marine renewable energy; renewable; wind; wave; generator; competitiveness

Address
Maxime Duthoit: LNG & Renewables Product Line, SBM Offshore, 11 Avenue Albert II, 98000, Monaco
Jeffrey Falzarano: Department of Ocean Engineering, Texas A&M University, 727 Ross St, College Station,
Texas 77840, USA


Abstract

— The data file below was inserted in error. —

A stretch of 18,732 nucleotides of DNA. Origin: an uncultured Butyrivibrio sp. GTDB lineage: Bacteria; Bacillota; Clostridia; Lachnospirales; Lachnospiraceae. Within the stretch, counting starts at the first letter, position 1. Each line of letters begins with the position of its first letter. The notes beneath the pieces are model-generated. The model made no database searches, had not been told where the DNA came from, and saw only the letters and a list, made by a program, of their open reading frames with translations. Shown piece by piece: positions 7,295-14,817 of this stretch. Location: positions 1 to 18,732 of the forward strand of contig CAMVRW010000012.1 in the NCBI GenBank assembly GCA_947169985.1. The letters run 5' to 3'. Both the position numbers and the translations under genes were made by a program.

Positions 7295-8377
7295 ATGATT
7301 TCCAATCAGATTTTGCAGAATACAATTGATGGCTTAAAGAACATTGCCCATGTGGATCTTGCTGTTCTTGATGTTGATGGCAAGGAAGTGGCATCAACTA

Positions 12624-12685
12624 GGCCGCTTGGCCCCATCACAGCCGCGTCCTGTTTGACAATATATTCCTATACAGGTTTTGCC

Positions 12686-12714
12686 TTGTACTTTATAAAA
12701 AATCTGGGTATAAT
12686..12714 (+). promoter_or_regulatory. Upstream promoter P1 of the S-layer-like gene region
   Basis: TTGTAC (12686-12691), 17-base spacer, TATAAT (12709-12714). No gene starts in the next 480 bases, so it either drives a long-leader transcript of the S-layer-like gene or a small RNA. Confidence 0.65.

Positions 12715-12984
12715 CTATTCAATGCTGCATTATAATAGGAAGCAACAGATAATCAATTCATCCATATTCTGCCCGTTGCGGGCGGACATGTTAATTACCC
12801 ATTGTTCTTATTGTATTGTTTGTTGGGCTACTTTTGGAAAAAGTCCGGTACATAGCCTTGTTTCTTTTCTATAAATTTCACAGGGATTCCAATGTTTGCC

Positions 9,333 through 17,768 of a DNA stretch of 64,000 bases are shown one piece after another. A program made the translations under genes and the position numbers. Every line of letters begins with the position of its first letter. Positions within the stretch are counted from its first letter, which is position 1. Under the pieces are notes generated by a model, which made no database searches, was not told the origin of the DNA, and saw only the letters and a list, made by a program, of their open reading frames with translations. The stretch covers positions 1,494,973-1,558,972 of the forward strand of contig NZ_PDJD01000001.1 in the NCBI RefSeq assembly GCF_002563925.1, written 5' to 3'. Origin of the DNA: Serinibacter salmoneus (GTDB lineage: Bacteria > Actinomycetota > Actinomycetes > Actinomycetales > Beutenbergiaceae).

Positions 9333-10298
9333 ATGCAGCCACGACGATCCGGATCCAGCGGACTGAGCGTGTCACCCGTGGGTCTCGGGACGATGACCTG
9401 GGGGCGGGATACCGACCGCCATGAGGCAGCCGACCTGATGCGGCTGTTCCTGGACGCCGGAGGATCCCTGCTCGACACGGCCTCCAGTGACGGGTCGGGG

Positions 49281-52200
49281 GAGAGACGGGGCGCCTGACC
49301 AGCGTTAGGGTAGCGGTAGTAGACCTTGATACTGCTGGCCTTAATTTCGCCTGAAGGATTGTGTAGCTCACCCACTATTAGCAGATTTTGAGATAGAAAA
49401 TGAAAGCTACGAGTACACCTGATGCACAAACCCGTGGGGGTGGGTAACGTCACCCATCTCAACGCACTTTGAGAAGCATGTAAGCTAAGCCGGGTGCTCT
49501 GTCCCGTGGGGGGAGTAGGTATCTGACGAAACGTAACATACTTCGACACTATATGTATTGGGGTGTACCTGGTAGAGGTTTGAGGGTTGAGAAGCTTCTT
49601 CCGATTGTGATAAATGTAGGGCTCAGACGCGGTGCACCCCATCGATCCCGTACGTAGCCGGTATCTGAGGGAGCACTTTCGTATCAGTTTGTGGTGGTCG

RTI (Rayleigh-Taylor instability) is investigated by a multi-liquid MPS (Moving Particle Semi-implicit) method for both viscous and inviscid flows for various density differences, initial-disturbance amplitudes, viscosities, and surface tensions. The MPS simulation can be continued up to the late stage of high nonlinearity with complicated patterns and its initial developments agree well with the linear theoretical results. According to the relevant linear theory, the difference between inviscid and viscous fluids is the rising velocity at which upward-mushroom-like RTI flow with vortex formation is generated. However, with the developed MPS program, significant differences in both growing patters and developing speeds are observed. Also, more dispersion can be observed in the inviscid case. With larger Atwood (AT) number, stronger RTI flows are developed earlier, as expected, with higher potential-energy differences. With larger initial disturbances, quite different patterns of RTI-development are observed compared to the small-initial-disturbance case. If AT number is small, the surface tension tends to delay and suppress the RTI development when it is sufficiently large. Interestingly, at high AT number, the RTI-suppressions by increased surface tension become less effective.